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When one is arrested for committing a crime, he is innocent until proven guilty. However, the person will be put to jail and the prosecution moves on. Unfortunately, the criminal justice system takes a long time to resolve a case. In order to remain free while waiting for the court appearance, the accused person posts a bail.

The Basics

While the presumption of innocence is true, the government has the duty to ensure those charged with crimes will show up in court. This is the main purpose of posting a bail — to ensure the accused person or the defendant will be present during the court schedule.

Once arrested, the defendant can give any of the following to be allowed to be able to avoid jail: check or cash, interest in real property, property, bond, or a payment waiver with the condition stating that defendant appears on court schedule.  The different forms, e.g., money, interest, property and bond, must be equivalent to the entire amount of the bail.

It is intended to ensure the defendant comes to court schedule. This is the reason why it should be high enough to achieve its purpose. However, the 8th Amendment (U.S. Const., 8th Amend.; U.S. v. Salerno, 481 U.S. 739 in1987) restricts anybody from establishing an excessive amount. Theoretically, it cannot be used by the government for raising money nor can it be used for punishing the defendant. Hence, the amount must be reasonable enough to serve its purpose which is to guarantee the defendant’s presence at the court’s appointed time.

The bail is refunded to the defendant if he finishes the case without missing any court appearance. It is an assurance that he/ she will show up during the schedule and he will not do anything against the law. If a court schedule is missed, the court can create a warrant of arrest and keeps the money.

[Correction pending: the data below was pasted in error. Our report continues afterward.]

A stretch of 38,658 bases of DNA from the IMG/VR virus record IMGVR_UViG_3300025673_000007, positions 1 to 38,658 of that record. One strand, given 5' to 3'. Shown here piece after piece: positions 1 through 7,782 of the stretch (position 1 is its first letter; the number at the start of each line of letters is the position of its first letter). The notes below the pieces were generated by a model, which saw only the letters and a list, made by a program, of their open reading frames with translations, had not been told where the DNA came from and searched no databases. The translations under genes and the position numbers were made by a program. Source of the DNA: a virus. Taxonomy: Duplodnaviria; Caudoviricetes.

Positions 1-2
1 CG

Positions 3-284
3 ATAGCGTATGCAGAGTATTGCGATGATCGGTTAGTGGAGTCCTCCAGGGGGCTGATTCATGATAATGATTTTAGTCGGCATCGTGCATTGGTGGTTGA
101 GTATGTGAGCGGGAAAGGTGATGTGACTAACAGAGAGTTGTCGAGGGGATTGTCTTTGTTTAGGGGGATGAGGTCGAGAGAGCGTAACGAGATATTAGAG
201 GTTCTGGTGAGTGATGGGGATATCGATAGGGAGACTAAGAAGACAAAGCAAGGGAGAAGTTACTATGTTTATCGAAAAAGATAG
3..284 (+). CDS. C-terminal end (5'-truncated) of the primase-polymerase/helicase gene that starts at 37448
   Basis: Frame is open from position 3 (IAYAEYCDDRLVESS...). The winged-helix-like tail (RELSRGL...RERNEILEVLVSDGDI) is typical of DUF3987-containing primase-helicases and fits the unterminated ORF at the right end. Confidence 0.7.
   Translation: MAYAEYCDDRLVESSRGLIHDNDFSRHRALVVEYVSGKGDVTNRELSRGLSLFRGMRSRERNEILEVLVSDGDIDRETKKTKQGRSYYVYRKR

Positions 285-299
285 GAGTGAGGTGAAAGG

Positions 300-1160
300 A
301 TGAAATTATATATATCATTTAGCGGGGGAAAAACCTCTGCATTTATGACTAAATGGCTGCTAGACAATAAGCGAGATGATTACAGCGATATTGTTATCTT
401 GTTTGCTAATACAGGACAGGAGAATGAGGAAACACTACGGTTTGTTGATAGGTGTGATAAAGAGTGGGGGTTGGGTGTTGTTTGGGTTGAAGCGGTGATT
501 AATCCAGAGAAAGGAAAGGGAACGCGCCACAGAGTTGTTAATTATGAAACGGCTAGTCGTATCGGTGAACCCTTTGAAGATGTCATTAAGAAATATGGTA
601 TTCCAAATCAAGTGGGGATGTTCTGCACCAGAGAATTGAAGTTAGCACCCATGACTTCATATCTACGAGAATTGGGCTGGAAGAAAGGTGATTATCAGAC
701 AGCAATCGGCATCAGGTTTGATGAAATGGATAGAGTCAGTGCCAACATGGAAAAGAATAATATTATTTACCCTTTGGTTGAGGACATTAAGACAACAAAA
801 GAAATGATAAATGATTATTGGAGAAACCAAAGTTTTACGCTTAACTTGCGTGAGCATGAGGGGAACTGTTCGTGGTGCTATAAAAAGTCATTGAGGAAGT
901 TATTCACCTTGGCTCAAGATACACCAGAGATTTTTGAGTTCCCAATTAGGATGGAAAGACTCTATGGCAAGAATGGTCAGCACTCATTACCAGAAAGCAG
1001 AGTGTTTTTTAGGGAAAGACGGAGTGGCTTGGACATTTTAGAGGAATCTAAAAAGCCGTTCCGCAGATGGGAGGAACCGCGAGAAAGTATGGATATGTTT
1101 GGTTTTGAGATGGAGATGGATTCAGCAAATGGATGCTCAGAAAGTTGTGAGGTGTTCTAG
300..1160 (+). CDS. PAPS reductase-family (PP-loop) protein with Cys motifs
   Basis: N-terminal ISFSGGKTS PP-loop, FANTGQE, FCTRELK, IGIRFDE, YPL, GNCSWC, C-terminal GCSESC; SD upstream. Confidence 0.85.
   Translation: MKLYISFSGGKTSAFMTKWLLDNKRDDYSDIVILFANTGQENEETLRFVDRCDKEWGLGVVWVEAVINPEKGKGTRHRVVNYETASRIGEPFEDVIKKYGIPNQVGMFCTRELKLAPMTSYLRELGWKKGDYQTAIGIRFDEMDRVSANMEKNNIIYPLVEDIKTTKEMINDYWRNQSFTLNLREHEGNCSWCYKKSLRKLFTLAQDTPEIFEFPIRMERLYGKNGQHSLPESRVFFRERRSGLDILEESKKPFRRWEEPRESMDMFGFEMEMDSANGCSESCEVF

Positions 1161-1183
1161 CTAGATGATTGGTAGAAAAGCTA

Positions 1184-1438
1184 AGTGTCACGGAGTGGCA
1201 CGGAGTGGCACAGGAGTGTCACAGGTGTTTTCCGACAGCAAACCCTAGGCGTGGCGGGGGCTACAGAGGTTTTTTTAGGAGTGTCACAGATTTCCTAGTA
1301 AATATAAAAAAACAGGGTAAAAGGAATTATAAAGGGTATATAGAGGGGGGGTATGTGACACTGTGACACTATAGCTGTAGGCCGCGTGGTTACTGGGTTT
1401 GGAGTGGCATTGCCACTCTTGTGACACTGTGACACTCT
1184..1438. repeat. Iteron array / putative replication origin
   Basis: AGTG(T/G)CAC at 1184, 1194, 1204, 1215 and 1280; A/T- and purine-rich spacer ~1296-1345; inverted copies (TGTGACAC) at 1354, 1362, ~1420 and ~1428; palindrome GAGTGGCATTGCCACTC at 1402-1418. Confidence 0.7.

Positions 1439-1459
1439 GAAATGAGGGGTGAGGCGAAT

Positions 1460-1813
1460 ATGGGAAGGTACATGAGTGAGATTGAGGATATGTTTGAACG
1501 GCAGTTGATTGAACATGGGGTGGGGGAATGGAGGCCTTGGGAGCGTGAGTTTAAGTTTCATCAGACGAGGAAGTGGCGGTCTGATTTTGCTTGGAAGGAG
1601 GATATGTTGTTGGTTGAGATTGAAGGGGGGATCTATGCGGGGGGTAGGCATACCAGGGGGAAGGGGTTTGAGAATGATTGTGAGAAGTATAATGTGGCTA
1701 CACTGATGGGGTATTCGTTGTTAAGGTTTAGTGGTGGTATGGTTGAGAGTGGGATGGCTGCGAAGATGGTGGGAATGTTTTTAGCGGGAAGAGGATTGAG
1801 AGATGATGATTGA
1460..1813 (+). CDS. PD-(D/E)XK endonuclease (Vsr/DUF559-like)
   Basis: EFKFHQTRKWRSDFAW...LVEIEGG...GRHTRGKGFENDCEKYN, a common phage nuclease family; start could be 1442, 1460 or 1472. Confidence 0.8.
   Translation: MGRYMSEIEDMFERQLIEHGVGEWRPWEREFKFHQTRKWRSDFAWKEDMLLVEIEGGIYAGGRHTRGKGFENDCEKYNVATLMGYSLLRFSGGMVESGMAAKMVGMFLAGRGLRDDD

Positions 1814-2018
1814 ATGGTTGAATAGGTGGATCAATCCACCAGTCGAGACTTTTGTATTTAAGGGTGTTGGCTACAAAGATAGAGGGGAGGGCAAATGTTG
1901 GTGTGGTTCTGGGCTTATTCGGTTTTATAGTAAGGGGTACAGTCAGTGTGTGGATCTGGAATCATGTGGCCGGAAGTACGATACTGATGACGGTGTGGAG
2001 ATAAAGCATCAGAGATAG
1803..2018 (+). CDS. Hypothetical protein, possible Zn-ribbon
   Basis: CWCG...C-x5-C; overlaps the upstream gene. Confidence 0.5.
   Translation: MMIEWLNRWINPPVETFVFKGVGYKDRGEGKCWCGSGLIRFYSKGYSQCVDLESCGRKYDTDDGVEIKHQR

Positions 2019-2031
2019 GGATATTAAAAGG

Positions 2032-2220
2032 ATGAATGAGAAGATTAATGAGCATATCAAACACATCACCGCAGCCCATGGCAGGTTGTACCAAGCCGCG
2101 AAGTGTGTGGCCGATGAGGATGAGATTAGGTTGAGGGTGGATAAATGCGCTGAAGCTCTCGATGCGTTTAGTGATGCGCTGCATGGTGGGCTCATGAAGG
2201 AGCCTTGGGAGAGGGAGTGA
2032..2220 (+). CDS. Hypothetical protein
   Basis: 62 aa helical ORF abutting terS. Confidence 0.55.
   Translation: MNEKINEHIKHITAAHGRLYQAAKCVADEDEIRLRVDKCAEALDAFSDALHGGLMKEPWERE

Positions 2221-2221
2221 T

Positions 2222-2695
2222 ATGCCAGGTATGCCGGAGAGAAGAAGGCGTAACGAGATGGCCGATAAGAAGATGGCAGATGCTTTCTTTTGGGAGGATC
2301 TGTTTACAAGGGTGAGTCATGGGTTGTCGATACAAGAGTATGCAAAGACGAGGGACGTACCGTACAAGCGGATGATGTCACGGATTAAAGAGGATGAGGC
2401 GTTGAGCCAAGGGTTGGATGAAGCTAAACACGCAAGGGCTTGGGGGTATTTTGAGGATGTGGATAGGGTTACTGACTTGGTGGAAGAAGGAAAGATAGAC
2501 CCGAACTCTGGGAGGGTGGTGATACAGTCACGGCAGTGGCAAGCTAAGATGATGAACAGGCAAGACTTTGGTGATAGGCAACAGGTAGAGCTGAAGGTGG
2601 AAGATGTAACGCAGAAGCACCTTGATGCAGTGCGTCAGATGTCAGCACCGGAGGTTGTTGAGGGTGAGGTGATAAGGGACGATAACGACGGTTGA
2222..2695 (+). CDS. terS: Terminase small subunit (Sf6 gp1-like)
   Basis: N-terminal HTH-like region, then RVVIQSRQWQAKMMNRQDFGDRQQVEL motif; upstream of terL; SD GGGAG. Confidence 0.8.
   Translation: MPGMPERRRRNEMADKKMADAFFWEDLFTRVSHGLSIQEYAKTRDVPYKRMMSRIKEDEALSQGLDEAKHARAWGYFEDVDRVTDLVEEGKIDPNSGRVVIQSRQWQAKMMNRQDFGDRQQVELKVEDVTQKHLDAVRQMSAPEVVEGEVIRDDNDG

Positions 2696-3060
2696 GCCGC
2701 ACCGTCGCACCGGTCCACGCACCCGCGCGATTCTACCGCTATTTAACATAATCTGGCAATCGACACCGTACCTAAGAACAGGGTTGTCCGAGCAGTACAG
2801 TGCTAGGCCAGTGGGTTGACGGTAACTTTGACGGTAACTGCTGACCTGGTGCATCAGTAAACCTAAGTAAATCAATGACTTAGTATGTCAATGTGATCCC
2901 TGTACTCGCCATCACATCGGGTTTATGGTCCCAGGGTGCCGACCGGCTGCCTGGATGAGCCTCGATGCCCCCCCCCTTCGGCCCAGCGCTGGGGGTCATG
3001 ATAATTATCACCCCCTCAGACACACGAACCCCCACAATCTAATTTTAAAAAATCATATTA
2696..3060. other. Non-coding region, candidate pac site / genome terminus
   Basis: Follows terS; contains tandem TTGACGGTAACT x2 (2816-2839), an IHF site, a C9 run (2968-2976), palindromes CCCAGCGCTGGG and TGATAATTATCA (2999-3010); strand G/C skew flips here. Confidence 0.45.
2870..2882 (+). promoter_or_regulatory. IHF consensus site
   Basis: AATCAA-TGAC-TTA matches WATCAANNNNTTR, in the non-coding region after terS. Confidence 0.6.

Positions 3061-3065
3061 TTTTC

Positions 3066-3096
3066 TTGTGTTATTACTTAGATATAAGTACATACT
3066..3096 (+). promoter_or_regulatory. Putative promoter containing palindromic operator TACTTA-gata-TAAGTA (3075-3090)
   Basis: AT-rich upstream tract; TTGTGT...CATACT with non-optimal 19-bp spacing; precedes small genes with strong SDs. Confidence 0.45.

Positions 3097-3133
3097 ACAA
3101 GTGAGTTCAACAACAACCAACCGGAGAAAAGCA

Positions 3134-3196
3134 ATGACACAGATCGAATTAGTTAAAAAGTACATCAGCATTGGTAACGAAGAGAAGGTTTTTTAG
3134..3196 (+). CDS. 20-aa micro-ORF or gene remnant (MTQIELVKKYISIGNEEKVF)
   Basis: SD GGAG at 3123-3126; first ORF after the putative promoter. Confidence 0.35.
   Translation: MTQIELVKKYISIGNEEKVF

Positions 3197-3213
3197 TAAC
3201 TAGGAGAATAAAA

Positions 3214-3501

Setting the Bail

Some counties and cities have their own schedule for defendants to know the standard bail amount for every crime. If you are a defendant, you can be set free once you pay the required amount. So, the first thing to do after an arrest is to ask for the bail schedule to know the amount so that you can be free once you have paid it.

If you couldn’t visit a judge right away, then you will have to spend time in jail. In some cases though, common crimes have a set amount so if you have cash, just pay the amount at the Sheriff Department so that you can avoid jail quick. Take note that jail officials cannot change the amounts in the schedule of bail so you are required to pay what is listed.

What Are Bail Bonds?

Bail bonds are used by defendants who don’t have enough cash to post the entire quantity of bail. A bonding company pays the court for it to ensure your appearance during the schedule. You pay a percentage of the amount which is usually ten or twenty percent depending on the crime committed. This is a payment for the company’s services and it will not be refunded to you unlike the bail amount. For example, if your bail is set at $45,000 then you are required to pay the bondsmen $4,500 so that you can avoid jail. Sometimes you will be asked for a collateral.